Performance Review: HOOTA. By Amer Hlehel
Samer Al-Saber, Stanford University
November 26, 2023
HOOTA. By Amer Hlehel. Directed and designed by Amir Nizar Zuabi. Produced by Qadita and Sard, Haifa. Staged at Ramallah Municipality Theatre for the 14th annual Wein a Ramallah Festival. Aug 11, 2023.
Reviewed by Samer Al-Saber, Stanford University
As Palestinian audiences have come to expect from actor and author Amer Hlehel, his latest one-person performance, Hoota, draws spectators into a journey of expansive storytelling and engaging theatricality, marking crucial political turning points and personal dilemmas through a conflictual individual history that stands in for a greater human experience. The play’s gut-wrenching story transcends its protagonist to communicate the meaning of factionalism in war-torn regions, where the flow of violence begets more violence, and the cycle of armed operations turns into its own inescapable cause for existence. Individuals find themselves caught in crossfires that force them to join the nearest militia to protect themselves. New groups emerge to liberate territories only to be taken by other groups, one overcoming the other, while innocent populations suffer conditions outside their control. The meaning of this play emerges in the protagonist Basel’s running in a flow of political and military currents that are beyond his understanding, until it is no longer possible to run.
The play opens with Basel as an eighth grader who attempts to impress the students in his class and the girls in his neighborhood by conquering the deep hole, Hoota, that lies just outside his village. His gamble on this dangerous once-in-a-lifetime adventure leads to immeasurable joy, success, fame, gossip, and consequences. But Basel’s childhood of lovingly memorized poetry, folktales, childish behavior, and village rumors quickly becomes a nostalgic memory as a war overtakes his region—which is unnamed, standing in for devastation in Palestine, Lebanon, Iraq, Afghanistan, Syria, Yemen, Libya, Sudan, and Eastern Europe. As Basel grows older, he identifies the contemporaneous historical junctures that mark battle-ravaged sites, while maintaining the anonymity of his village, thus turning Basel into an ‘everyman’ wrecked by continuous destruction and unending rebellion. The protagonist finds himself in the midst of fighters, more fighters, other fighters, and then newfangled fighters who become different fighters; he participates or not, as needed to survive.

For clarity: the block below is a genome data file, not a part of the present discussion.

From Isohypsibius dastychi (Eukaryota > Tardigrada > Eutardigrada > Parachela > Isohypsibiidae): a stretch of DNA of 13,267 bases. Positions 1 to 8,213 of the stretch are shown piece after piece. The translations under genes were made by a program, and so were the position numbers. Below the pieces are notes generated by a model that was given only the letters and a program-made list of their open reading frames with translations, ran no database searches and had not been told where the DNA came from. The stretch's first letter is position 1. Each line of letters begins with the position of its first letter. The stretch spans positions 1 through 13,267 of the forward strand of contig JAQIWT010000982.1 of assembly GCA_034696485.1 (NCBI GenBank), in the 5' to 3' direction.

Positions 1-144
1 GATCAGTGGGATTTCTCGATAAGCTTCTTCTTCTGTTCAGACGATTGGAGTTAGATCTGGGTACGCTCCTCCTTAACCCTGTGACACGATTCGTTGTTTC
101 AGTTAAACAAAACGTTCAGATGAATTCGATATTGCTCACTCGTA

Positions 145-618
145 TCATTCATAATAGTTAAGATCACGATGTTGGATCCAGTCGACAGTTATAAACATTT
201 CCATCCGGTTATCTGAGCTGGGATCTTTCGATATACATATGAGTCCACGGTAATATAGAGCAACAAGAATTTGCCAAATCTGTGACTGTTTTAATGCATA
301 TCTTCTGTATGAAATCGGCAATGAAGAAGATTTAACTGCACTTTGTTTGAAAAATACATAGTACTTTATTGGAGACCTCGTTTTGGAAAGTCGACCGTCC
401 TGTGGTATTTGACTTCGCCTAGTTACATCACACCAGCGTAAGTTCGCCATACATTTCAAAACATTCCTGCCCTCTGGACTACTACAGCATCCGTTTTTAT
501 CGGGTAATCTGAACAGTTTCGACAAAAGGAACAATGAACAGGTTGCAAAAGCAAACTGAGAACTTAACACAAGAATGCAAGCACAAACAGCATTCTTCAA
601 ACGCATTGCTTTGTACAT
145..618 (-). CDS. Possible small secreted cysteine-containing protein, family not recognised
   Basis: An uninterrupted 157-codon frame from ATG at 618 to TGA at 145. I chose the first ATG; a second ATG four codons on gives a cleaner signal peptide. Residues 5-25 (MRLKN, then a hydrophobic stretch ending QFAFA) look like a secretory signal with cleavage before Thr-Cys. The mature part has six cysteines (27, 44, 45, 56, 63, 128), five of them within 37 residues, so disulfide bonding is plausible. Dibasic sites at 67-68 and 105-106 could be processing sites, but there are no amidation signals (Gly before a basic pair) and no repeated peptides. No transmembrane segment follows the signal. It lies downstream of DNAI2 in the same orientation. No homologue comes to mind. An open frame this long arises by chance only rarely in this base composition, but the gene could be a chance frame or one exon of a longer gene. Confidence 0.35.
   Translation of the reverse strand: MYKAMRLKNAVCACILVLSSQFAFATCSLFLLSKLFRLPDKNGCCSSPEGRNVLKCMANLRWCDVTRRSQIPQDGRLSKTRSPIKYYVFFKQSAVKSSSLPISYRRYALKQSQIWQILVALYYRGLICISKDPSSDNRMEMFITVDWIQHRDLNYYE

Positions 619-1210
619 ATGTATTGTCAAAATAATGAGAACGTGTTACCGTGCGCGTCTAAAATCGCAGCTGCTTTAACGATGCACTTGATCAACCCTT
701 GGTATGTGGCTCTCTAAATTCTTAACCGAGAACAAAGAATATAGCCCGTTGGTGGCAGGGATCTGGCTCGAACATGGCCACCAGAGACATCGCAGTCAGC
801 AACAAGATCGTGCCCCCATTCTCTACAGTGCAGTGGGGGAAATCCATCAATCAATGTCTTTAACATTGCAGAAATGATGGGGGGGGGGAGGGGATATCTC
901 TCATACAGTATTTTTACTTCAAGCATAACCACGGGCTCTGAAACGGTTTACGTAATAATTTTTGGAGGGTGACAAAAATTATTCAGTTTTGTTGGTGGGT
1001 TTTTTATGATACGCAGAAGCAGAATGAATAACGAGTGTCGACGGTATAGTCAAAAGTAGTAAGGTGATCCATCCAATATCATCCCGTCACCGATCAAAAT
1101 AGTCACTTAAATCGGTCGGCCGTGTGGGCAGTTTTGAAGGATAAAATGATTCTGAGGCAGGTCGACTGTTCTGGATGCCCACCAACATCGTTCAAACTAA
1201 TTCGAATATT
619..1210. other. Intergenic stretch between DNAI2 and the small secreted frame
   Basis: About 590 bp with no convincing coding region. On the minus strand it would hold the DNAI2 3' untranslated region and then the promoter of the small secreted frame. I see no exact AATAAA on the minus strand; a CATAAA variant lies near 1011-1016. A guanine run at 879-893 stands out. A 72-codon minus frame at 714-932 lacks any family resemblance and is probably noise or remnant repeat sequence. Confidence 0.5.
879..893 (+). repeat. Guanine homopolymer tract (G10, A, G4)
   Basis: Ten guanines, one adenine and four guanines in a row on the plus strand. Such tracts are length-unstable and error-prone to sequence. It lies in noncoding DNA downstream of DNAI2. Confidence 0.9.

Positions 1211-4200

The genius of the play manifests in Hlehel’s commitment to the theoretical premise that vicious inter-population conflict, even when supported by imperial powers, requires, at its core, a human being to pull the trigger against another, both being in a similar position regardless of the ideology underpinning their political factions. He leaves the cause of war outside the journey and transcends the political and economic material circumstance to focus on the mechanism that sustains the destructive impulse: survival. Basel is handed a gun by an unknown faction while being shot at. He shoots back at an equally unknown faction. Once saved by a faction, he must belong and, at times, participate. The condition of war on the ground is an unrelenting current, and all factions want the same thing: to stop it. The author conceptualizes a world that is familiar to its audience, then applies a theoretical situation of “kill or be killed,” and allows the protagonist to respond to a constantly changing situation, where the power structure shifts, cycling through common political ideologies: Marxist, democratic, Leninist, radical, extremist, fundamentalist, and religious. The only common factor in all of them is individuals pulling the trigger of a handgun.
The production relies on Hlehel’s ability to function as narrator, holding the audience’s attention as the story moves from the village into the mire of factional warfare. Like a skilled storyteller, he directly addresses the audience, transitioning them from one event to another. As he grips the listener with a vocally consistent and clear narrative, he embodies the characters in each scene, characterizing them with individualized physical and vocal qualities and distinct personalities. Playing characters ranging from schoolchildren to determined militants, Hlehel presents people who interact during peaceful times, followed by unforgiving times of disorder and turmoil.